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The characteristic flushed cheeks and occasional sheen of sweat on someone who’s been imbibing certainly makes you think that alcohol has an effect on body temperature, but when you drink an alcoholic beverage, does it really warm you up?

The culprit behind that warm, fuzzy feeling you get after a few drinks? Blood. Many side effects from alcohol consumption can be tied to its properties as a vasodilator (blood vessel widener), including the so-called “beer blanket” phenomenon.

Blood. Many side effects from alcohol consumption can be tied to its properties as a vasodilator (blood vessel widener), including the so-called “beer blanket” phenomenon.

“booze causes the blood vessels in your skin to dilate, shunting blood from your core to your periphery,” said Ted Simon, a neuroscientist and board-certified toxicologist who serves as an expert witness in drug and alcohol cases.

“Your body temperature isn’t actually changing; you’re just redistributing the heat,” he told Live Science.

Humans maintain a core body temperature of approximately 98 degrees Fahrenheit (37 degrees Celsius), and most of this heat is generated by your metabolism: a term which refers to all the chemical reactions involved in keeping you alive, according to the American Association for the Advancement of Science. Your skin is inundated with sensory receptors keyed into temperature changes, so the blood redistribution that occurs when you drink alcohol sends a flood of messages to your brain saying, “It’s hot!”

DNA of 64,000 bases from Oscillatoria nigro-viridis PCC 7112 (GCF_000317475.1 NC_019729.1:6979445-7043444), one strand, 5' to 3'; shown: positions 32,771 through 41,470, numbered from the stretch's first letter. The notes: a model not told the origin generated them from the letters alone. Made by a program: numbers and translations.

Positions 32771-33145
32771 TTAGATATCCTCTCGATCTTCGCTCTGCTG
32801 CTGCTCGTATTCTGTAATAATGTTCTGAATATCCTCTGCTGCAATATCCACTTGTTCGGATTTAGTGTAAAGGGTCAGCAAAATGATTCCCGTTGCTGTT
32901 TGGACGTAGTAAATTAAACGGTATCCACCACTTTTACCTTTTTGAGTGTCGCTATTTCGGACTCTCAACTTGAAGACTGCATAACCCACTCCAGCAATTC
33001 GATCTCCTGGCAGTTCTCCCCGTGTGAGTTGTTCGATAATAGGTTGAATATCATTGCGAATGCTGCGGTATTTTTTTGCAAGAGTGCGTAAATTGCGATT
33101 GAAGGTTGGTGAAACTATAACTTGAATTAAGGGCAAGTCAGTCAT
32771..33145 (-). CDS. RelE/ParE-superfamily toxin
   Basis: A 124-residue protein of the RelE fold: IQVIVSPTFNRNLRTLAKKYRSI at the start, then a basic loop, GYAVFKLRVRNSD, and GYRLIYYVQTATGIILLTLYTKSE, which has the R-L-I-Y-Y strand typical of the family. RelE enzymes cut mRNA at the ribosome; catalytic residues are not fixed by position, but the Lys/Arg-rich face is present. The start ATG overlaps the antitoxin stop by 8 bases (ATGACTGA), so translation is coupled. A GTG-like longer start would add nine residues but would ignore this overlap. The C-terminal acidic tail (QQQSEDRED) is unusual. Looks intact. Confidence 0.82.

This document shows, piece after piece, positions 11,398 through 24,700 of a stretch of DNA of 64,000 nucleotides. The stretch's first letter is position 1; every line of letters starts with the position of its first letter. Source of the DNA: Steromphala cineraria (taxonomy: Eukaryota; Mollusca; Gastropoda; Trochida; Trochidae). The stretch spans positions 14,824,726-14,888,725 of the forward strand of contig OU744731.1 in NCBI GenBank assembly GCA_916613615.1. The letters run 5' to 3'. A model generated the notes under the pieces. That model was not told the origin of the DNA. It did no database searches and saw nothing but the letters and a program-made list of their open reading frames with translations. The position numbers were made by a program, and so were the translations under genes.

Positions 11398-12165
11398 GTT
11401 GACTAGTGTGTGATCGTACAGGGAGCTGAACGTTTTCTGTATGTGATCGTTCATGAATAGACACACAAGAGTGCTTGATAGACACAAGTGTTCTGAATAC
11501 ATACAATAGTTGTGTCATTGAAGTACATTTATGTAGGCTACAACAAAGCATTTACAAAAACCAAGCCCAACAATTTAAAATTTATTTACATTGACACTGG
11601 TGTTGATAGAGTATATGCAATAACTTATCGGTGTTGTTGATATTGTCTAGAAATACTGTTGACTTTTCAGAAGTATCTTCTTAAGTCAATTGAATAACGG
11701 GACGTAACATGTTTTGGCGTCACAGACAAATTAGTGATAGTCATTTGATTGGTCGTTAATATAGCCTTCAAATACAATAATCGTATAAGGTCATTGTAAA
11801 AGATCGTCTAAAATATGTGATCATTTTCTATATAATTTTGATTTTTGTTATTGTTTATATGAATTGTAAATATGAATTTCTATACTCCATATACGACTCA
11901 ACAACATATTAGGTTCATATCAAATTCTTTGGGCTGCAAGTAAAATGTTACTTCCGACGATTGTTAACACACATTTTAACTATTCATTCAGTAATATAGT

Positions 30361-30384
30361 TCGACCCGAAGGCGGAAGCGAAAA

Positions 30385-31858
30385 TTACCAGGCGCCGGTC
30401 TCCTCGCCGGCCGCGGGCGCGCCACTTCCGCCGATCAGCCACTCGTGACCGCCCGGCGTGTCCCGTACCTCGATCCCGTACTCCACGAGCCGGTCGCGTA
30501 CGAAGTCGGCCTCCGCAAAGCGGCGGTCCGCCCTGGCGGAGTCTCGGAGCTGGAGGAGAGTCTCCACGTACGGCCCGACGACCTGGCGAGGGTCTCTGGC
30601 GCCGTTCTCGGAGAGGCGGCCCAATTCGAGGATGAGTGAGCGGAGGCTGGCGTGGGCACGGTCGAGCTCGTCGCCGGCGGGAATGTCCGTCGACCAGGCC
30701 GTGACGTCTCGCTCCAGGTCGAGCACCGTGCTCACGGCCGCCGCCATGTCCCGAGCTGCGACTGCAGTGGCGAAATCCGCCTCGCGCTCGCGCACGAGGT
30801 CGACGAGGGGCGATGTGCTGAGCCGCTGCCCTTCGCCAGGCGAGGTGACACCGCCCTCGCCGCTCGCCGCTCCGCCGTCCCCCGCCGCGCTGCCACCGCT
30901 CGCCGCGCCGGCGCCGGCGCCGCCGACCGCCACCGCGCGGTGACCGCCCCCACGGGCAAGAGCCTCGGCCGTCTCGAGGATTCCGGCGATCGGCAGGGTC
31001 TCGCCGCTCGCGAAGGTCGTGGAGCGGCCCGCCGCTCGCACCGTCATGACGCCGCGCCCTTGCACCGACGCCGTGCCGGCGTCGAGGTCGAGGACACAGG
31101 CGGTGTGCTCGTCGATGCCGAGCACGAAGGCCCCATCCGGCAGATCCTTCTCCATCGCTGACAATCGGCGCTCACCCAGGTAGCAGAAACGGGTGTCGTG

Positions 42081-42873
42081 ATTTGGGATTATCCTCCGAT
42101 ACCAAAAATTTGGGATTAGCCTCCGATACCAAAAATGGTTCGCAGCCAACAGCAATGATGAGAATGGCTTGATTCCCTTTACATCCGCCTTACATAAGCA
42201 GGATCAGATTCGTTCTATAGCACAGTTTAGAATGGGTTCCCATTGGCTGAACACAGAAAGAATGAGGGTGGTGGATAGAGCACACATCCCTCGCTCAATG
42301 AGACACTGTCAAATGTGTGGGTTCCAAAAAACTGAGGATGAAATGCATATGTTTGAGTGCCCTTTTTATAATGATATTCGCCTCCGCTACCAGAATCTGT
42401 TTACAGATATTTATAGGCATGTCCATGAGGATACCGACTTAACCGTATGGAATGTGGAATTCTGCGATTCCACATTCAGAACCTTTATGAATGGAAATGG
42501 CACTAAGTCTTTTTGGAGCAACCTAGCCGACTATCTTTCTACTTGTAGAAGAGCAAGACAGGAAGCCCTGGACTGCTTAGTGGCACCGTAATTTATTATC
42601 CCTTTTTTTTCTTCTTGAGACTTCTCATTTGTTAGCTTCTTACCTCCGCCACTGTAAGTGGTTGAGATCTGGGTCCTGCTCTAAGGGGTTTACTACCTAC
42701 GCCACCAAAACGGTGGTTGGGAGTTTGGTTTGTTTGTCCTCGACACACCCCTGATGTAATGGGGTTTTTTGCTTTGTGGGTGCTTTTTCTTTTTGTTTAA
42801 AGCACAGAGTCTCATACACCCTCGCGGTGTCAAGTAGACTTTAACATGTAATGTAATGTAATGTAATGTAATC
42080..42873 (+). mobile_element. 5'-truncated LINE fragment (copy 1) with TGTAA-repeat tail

While this may seem like a perk, it can actually be quite dangerous. The natural tendencies of your body — to detect cold, for example — are there to protect you from frostbite or hypothermia. Usually, your blood vessels constrict in lower temperatures in order to direct blood to your vital organs, Simon said. Alcohol reverses this process.

What’s more, because your body thinks it’s hot, you can begin to sweat — a response that is also designed to lower body temperature. Compounded with the cognitive effects of alcohol, serious complications can arise. Last year, the New York Daily News reported that “a drunken student died of hypothermia after he tried to walk nine miles home without a coat on a freezing cold night in England.”